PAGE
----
Small City Transit Spotlight - Transit In Colorado Springs, CO

Two buses layover inside the facility in downtown Colorado Springs. Mountain Metro has suffered tremendously due to the recession; they've eliminated all evening, Sunday, and express service. Christopher MacKechnie

Small City Transit Spotlight - Transit In Colorado Springs, CO

Colorado Springs is a growing metropolitan area of about 678,000 that is located about seventy miles south of Denver along the Front Range of the Rocky Mountains.  Transit is provided by Mountain Metropolitan Transit, which serves 496,755 of the total population.  According to the National Transit Database, in FY13 Mountain Metro carried about 3 million passengers for a per capita ridership of only six.


A fleet of thirty peak buses (out of forty-three total) provide contracted out service on twenty-two routes (as of June 2014).  The recession in the late 2000s severely affected bus service in Colorado, with headways and service span (including the removal of all Sunday service) drastically cut on all routes.  Since then I am happy to report that Sunday service and evening service have been restored on some routes.  Headways on weekdays are generally thirty minutes, with a handful of routes operating every fifteen minutes, with weekday evening and weekend service almost invariably being hourly.  As the economy has recovered the service span has been restored with service now generally operating on busy routes from the Downtown Terminal from 6:15 AM – 9:15 PM on weekdays, 7:15 AM – 6:15 PM on Saturdays, and 8:15 AM – 5:15 PM on Sundays.

As indicated by route productivity, there is latent demand for better bus service in Colorado Springs.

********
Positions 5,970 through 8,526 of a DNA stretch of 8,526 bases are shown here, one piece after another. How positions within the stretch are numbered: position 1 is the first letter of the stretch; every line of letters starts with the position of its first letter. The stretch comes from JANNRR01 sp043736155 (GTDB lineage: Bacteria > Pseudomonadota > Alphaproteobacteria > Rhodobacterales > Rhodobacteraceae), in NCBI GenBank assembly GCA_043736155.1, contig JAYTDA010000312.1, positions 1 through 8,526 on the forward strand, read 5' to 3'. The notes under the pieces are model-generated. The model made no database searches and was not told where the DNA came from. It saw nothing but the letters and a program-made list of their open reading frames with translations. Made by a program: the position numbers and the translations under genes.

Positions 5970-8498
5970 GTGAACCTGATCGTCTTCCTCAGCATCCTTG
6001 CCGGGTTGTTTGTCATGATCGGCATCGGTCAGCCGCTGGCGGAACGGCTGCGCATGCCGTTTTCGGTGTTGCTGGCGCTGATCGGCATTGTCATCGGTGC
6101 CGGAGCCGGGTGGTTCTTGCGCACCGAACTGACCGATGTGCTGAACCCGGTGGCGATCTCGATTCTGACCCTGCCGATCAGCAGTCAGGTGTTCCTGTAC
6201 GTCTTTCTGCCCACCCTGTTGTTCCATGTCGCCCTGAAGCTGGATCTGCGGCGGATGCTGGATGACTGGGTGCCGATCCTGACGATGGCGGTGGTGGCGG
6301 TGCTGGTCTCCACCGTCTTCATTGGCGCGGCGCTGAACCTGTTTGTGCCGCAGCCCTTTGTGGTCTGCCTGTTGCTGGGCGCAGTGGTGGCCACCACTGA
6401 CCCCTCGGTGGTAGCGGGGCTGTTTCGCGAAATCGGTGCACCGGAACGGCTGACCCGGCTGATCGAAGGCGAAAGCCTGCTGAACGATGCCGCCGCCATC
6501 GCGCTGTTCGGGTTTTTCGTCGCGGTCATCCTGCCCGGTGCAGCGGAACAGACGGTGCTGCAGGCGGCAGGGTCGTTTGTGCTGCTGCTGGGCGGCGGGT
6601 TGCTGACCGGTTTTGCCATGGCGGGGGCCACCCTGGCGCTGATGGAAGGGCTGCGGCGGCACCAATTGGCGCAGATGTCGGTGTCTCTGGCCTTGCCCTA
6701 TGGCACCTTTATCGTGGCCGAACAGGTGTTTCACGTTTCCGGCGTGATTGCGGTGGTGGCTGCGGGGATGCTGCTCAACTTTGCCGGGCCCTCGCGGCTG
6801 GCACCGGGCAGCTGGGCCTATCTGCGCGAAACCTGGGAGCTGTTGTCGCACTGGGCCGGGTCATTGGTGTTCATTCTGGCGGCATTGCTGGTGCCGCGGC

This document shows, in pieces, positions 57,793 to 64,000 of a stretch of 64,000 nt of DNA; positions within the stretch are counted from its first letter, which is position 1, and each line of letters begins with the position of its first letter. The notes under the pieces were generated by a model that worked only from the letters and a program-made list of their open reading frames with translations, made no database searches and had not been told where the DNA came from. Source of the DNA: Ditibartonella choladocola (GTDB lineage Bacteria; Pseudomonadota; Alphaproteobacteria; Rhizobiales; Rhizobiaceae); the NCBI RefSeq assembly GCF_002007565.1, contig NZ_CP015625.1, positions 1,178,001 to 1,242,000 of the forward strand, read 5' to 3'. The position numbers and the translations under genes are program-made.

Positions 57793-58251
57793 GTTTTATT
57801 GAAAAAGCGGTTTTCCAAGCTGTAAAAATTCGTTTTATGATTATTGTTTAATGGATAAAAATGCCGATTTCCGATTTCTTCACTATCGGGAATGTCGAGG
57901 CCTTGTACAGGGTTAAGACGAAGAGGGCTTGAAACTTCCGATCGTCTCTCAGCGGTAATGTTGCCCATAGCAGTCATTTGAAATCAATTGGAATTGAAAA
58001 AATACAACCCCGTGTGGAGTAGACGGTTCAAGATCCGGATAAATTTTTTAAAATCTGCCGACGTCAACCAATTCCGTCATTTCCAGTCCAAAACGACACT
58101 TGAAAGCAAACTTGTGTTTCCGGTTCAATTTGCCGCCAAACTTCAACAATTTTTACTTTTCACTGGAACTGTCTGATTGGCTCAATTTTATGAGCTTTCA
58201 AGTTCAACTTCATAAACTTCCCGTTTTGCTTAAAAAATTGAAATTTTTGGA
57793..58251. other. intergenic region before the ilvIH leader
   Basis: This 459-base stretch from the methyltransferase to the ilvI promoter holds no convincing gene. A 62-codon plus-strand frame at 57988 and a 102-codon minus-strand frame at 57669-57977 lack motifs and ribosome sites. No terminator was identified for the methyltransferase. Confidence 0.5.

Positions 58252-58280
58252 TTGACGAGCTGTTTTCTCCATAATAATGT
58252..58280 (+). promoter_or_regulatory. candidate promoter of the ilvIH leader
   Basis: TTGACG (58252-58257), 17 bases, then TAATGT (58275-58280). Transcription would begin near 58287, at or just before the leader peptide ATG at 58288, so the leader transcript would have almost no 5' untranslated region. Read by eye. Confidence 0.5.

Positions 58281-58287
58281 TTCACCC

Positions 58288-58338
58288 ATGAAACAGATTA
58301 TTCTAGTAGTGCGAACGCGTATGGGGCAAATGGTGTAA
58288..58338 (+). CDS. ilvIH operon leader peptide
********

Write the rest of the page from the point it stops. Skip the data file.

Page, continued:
For example, according to agency provided data Route 5 on Saturday averages 43.5 passengers per revenue hour despite only operating hourly.  While Mountain Metro will improve the headway to every 30 minutes in the fall of 2015, it is important to note that if this route were operating in Denver then, according to the Denver RTD service standards, the headway should be ten minutes!

Fares and Funding

As of July 2015, it costs $1.75 to take a ride on Mountain Metro, with transfers good for two hours on any bus route, allowing for round trips to be made.  A Day Pass is $4 and a 31-Day Pass is $63.  Reduced fares for seniors, disabled, and youth are generally half the adult amount.  Mountain Metro also offers a “Summer Haul Pass” allowing for kids eighteen and under to ride from June 1 to August 31 for $25.

Mountain Metro derives 20% of its operating funds from the farebox.  Local funds contribute a further 53% (from a sales tax) and federal funds 24%, with the remainder coming from other sources.  Most capital funding is provided by federal assistance (81%), with the remainder coming from local jurisdictions (15%) and state funds (4%).  The lack of state funding is typical of many states in the Mountain West region of the United States, which tend to have legislatures dominated by rural and Republican interests who do not see why they should support something that only benefits folks in the “big city”.


In conjunction with the city of Colorado Springs’ planning department, Academy Boulevard, an important north-south crosstown arterial on the east side of the city, is slated to become a “great street”.

  Unfortunately, funding does not seem available at this time to make any significant improvements.


Mountain Metropolitan Transit operates very efficient service, with a cost per hour of between $75 and $90 that compares favorably with other transit providers.  Latent demand suggests that an investment in improving local bus service would have a very beneficial impact on ridership and in fact on life in Colorado Springs in general.  The existing poor headways, limited service span, and route coverage that have not kept up with the geographical expansion of the metropolitan area mean that only the truly transit dependent currently take transit in Colorado Springs.  I hope that in the future more enlightened politicians will take notice of the desire for Coloradans to live healthy and environmentally sustainable lives and give Mountain Metropolitan Transit the financial resources needed for it to live up to its potential.

  The current ease of getting around Colorado Springs without a car is 3 out of 10.